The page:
OG Dallas Lewallen: He has seen action in only six games in his first two seasons (various injuries are one reason), but Lewallen (6-6, 318) is expected to start at guard this season. As with all Badgers linemen, he is a physical specimen who is expected to be a big-time run blocker.
C Dan Voltz: Last season's starting center, Travis Frederick, left school a year early and was a first-round pick; Voltz (6-4, 310), a redshirt freshman, has that kind of potential. He graduated early from high school and went through spring drills in 2012 before redshirting. He has gained a bit more than 40 pounds since his arrival in Madison and is expected to be a road grader as a run blocker. Coaches also have praised his ability to quickly learn the offense. His pass protection is a concern -- but, remember, he is only a redshirt freshman.
Three must-see games of 2013
Sept. 14 at Arizona State: The Sun Devils might be the best team in the Pac-12 South, and their quick front seven on defense will pose a test for the Badgers' beefy offensive line. It will be especially interesting to see if Wisconsin's interior linemen can handle cat-quick Arizona State defensive tackle Will Sutton.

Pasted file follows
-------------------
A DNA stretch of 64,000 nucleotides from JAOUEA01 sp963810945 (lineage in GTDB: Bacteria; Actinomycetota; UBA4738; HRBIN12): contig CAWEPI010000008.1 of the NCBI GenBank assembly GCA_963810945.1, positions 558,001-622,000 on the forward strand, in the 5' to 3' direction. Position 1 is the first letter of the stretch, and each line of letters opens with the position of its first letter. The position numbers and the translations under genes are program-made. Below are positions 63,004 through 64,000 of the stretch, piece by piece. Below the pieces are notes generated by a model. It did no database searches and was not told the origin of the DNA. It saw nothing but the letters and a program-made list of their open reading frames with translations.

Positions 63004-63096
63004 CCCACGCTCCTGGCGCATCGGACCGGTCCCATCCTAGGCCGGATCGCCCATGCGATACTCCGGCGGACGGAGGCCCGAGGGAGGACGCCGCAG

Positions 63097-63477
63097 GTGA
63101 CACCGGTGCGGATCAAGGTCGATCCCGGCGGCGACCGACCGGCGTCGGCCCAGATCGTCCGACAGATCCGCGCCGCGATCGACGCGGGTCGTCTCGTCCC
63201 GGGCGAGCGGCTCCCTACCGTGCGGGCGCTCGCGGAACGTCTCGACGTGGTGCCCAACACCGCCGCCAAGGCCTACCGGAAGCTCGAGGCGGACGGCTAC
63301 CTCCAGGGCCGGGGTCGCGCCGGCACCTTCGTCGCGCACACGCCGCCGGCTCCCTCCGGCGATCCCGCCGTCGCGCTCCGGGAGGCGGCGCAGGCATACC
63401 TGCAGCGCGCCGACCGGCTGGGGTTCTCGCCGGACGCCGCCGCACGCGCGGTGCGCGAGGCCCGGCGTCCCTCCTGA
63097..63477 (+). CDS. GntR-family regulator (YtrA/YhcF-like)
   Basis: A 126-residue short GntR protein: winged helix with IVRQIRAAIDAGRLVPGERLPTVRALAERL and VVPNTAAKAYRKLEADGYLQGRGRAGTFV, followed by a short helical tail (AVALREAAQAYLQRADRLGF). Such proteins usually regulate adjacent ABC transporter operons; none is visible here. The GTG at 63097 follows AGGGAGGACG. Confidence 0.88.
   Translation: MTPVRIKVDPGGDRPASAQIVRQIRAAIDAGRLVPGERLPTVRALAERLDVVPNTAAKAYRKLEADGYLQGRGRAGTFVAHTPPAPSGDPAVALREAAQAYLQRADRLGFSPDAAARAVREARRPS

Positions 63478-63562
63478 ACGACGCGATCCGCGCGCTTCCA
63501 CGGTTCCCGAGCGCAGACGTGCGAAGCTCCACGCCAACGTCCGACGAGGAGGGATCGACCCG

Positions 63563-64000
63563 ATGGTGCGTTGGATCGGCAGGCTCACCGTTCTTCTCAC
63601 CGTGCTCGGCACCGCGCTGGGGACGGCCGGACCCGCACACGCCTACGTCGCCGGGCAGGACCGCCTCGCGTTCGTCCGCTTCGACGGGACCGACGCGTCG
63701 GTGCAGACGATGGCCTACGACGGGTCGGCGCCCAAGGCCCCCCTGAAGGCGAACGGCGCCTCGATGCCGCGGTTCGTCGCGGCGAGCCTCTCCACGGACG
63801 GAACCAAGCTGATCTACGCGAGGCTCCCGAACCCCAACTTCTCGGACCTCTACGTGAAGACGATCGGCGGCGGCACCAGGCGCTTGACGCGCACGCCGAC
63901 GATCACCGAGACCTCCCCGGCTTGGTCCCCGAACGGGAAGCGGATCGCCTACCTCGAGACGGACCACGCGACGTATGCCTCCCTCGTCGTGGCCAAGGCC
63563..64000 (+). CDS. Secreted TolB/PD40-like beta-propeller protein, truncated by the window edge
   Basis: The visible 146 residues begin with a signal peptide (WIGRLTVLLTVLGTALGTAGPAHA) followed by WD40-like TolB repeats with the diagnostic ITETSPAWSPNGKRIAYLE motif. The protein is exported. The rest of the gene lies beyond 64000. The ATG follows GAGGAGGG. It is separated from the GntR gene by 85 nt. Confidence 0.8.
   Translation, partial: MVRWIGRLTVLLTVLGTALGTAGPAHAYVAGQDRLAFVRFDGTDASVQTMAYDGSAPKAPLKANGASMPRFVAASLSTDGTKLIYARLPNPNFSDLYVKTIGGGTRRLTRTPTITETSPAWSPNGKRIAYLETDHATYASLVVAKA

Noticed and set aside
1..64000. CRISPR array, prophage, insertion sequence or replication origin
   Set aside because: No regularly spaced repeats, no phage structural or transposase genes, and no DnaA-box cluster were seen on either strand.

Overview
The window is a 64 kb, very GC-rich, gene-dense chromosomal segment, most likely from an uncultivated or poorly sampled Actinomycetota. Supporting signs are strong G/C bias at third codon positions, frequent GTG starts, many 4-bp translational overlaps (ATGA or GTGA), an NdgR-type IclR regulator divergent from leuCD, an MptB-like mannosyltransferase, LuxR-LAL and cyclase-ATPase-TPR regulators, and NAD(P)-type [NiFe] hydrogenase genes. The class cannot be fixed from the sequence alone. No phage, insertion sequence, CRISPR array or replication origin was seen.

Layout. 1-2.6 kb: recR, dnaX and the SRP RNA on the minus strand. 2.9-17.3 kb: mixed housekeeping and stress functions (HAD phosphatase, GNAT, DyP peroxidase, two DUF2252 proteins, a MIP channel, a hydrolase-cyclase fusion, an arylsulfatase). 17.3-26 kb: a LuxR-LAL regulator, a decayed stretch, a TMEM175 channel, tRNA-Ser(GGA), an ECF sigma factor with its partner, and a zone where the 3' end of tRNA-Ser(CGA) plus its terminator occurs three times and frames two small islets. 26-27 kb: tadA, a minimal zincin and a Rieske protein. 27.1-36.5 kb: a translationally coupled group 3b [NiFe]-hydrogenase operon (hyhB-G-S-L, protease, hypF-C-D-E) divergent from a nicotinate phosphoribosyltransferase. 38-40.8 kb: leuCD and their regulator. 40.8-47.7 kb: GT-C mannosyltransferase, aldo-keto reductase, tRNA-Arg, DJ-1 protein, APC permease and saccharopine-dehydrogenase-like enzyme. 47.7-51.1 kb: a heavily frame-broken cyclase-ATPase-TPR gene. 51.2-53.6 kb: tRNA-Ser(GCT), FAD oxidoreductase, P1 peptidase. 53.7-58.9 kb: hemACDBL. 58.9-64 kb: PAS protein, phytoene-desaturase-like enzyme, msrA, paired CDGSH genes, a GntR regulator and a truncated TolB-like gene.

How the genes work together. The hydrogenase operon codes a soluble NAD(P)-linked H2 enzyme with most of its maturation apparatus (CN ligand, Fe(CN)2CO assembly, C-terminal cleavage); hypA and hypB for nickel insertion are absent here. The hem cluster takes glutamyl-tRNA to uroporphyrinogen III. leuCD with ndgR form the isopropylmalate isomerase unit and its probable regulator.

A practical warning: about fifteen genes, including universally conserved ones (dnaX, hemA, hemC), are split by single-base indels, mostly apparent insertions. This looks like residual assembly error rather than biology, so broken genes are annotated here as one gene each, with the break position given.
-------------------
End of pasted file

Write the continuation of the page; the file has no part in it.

Sept. 28 at Ohio State: The best teams in the Leaders Division get together for a key early-season contest. Can Wisconsin's linebackers handle Ohio State's spread attack? And will Wisconsin's offensive line win the battle against Ohio State's rebuilt defensive line? The Buckeyes have two good defensive ends, meaning Groy and Havenstein will be in the spotlight.
Nov. 30 vs. Penn State: The regular-season finale for both teams. Two excellent groups of linebackers will be on display; can either offensive line make sure the running backs have room to roam? And Groy vs. Penn State defensive end Deion Barnes will be fun to watch.
Follow Mike Huguenin on Twitter @MikeHuguenin.